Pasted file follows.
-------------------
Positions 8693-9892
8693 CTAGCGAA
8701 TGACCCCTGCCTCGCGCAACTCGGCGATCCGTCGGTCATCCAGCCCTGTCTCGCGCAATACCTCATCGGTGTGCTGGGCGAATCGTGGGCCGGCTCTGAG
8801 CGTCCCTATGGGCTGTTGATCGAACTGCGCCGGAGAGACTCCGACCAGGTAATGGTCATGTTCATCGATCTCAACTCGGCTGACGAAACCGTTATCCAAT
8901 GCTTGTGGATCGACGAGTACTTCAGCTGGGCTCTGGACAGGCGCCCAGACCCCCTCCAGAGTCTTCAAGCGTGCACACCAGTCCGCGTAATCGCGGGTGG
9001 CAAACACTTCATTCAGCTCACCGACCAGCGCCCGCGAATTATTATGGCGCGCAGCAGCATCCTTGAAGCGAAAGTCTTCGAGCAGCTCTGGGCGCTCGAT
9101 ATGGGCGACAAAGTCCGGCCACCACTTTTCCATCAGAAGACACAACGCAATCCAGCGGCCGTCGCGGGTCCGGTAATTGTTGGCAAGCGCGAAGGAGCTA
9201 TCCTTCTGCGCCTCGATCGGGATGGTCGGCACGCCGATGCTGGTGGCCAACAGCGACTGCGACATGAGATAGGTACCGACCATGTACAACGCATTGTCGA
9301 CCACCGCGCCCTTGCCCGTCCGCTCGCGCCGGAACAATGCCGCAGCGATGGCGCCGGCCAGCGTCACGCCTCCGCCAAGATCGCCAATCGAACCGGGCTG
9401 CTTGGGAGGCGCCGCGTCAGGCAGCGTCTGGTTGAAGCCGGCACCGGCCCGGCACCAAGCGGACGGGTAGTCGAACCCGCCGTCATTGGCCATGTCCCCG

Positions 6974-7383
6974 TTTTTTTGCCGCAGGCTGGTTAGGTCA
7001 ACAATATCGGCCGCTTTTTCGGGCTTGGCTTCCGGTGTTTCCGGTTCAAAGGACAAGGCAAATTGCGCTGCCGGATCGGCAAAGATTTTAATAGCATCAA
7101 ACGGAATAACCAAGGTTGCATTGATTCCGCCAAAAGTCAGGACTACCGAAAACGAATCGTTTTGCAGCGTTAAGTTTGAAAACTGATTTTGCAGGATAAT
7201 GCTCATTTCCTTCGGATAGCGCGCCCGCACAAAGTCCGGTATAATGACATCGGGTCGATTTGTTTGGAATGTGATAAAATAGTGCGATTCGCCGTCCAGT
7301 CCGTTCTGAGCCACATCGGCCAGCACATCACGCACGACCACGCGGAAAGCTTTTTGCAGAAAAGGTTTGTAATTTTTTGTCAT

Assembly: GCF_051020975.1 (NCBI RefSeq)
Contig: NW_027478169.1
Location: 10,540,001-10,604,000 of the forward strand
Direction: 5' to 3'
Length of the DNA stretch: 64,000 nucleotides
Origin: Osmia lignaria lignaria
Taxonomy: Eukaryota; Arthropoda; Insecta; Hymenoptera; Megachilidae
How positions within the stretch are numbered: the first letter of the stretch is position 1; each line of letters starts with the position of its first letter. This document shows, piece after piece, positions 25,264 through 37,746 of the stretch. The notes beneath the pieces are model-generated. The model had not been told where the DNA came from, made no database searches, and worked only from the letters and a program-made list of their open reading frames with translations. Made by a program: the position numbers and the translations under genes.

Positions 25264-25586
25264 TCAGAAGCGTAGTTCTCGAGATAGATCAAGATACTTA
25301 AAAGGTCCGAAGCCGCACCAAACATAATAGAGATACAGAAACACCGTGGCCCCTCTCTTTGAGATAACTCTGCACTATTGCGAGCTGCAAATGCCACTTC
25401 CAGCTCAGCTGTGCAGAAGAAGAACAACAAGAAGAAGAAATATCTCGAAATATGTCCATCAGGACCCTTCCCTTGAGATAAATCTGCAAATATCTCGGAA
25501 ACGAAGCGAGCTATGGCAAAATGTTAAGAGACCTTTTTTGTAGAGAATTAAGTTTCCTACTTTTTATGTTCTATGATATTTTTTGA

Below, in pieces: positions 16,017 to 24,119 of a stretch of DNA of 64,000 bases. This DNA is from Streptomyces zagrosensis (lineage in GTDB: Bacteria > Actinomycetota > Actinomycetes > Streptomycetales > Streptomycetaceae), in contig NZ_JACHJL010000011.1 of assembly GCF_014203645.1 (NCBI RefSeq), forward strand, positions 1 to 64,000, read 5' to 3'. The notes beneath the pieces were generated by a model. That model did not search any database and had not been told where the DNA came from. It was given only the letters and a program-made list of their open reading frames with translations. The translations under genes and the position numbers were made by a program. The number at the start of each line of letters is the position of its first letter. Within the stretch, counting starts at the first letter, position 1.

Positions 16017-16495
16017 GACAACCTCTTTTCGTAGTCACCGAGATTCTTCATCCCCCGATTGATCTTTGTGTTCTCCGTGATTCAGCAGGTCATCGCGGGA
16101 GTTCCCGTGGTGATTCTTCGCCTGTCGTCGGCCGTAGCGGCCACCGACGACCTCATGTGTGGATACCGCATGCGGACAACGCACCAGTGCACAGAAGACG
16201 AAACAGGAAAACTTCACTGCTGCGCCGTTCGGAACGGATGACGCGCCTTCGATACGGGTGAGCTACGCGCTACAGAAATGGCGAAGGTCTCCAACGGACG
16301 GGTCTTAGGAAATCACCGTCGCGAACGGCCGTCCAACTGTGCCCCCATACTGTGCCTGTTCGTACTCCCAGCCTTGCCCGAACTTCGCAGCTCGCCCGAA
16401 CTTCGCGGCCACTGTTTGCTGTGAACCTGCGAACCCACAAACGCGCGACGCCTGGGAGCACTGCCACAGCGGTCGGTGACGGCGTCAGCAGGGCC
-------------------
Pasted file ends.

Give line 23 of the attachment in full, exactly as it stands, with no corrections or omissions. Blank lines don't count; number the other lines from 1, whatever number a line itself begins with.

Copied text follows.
Taxonomy: Eukaryota; Arthropoda; Insecta; Hymenoptera; Megachilidae